Patients typically spend 1 hour or more—sometimes as much as 8 hours—daily on thoughts and behaviors relating to the perceived defect; patients with poorer insight are likely to spend more time dealing with the imagined defect
Patients often seek repeated dermatologic or cosmetic referral for correction of the perceived defect
Patients with BDD tend to find social situations difficult because they fear that people may point out their imagined defect or avoid them. They usually have difficulty maintaining relationships with peers, family, and spouses. Some patients skip school or work repeatedly. Many become housebound: About 30% of BDD patients have been housebound at some point for at least 1 week because of their preoccupation.
Asking the following 4 questions can quickly help clinicians screen for the presence of symptoms pertinent to BDD:
Are you worried about how you look? (Yes/No); if you are, do you think about your appearance problems a lot and wish you could think about them less? (Yes/No)
How much time per day, on average, do you spend thinking about how you look? - (a) Less than 1 hour a day; (b) 1-3 hours a day; (c) more than 3 hours a day
Is your main concern with how you look that you aren’t thin enough or that you might become too fat? (Yes/No)
How has this problem with how you look affected your life? - (a) Has it often upset you a lot? (Yes/No); (b) has it often gotten in the way of doing things with friends, your family, or dating? (Yes/No); (c) has it caused you any problems with school or work? (Yes/No); (d) are there things you avoid because of how you look? (Yes/No)
Question 1 - Answer of “yes” to both parts of the question
Question 2 - Answer of (b) or (c)
Question 3 - Whereas an answer of “yes” answer may indicate that BDD is present, it is possible that an eating disorder is a more accurate diagnosis
Question 4 - Answer of “yes” to any of the 4 parts of the question
Any body part can be a source of distress in a patient with BDD; however, the body areas noted most frequently are the skin, hair, and nose. Complaints vary widely, including preoccupation with wrinkles, spots, acne, and large pores. Women may be distressed by the appearance or function of their genitalia. The Cosmetic Procedures Screening questionnaire may be helpful in identifying women with BDD among those seeking labioplasty.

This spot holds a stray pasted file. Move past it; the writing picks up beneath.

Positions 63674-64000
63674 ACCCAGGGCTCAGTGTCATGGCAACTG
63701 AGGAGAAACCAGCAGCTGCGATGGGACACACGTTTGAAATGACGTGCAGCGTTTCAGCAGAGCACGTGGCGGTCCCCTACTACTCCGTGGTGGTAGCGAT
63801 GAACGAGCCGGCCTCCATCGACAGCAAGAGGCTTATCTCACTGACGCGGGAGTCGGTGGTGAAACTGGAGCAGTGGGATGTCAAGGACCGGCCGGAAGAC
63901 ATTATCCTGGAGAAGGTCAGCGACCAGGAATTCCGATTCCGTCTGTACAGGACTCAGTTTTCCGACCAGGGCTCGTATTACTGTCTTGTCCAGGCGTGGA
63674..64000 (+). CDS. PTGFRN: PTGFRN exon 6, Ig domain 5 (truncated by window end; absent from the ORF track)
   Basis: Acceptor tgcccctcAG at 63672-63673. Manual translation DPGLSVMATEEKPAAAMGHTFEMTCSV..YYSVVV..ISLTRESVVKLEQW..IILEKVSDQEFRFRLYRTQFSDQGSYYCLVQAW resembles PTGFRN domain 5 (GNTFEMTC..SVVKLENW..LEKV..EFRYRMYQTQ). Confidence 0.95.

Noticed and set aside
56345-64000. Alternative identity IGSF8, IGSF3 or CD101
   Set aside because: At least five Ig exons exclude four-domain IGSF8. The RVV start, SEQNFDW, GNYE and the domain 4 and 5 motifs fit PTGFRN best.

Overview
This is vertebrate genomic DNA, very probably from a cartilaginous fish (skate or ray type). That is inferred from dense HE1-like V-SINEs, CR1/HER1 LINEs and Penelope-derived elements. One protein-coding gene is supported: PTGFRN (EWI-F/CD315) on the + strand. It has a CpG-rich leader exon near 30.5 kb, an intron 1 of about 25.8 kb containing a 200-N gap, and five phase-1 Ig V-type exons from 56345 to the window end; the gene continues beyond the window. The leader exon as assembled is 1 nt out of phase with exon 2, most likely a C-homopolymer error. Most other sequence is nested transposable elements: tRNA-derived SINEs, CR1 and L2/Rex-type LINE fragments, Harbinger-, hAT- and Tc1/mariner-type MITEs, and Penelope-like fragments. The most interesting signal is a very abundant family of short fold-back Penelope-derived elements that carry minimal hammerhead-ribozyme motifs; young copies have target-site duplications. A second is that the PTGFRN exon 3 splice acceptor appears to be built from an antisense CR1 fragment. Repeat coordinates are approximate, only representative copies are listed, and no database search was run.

Vascular markings, greasiness, scars, paleness, redness, excessive hairiness, and thinning of hair are also common complaints. Folliculitis and scarring may be a product of skin picking and plucking of nonexistent hairs; these often result in exacerbation of distress.
With regard to physical examination, however, the signal characteristic of BDD is the paucity of physical findings in comparison with the patient’s complaint regarding the perceived physical defect. As in other psychiatric illnesses that have a substantive somatic component, the presence of occult medical conditions (eg, a brain tumor or endocrine perturbations) must be ruled out. Accordingly, a thorough physical examination is always warranted.
In addition, all patients should undergo a thorough mental status examination.
Some BDD patients who are not treated may become delusional or depressed. Moreover, in the treatment of this disorder, attempts to challenge or work with the delusion can make patients even more depressed. In patients with obsessive-compulsive disorder (OCD), the presence of BDD is associated with poor insight into obsessional beliefs and higher morbidity, reflected in a generally higher prevalence of comorbid psychiatric disorders.
People with BDD frequently develop major depressive episodes and are at risk for suicide. They also may exhibit violent behavior toward treatment providers. In a placebo-controlled study evaluating suicidality in BDD patients treated with fluoxetine, there was no significant difference between fluoxetine and placebo with regard to the emergence of suicidality; moreover, fluoxetine appeared to protect against worsening of suicidality.
In many cases, individuals with BDD experience drastic social and occupational dysfunctions that may progress to the point of social isolation. Embarrassment and fear of being scrutinized or mocked cause these individuals to avoid social situations and intimate relationships. Often victims of poor self-image, people with BDD tend to lack sufficient social skills and frequently are single or divorced.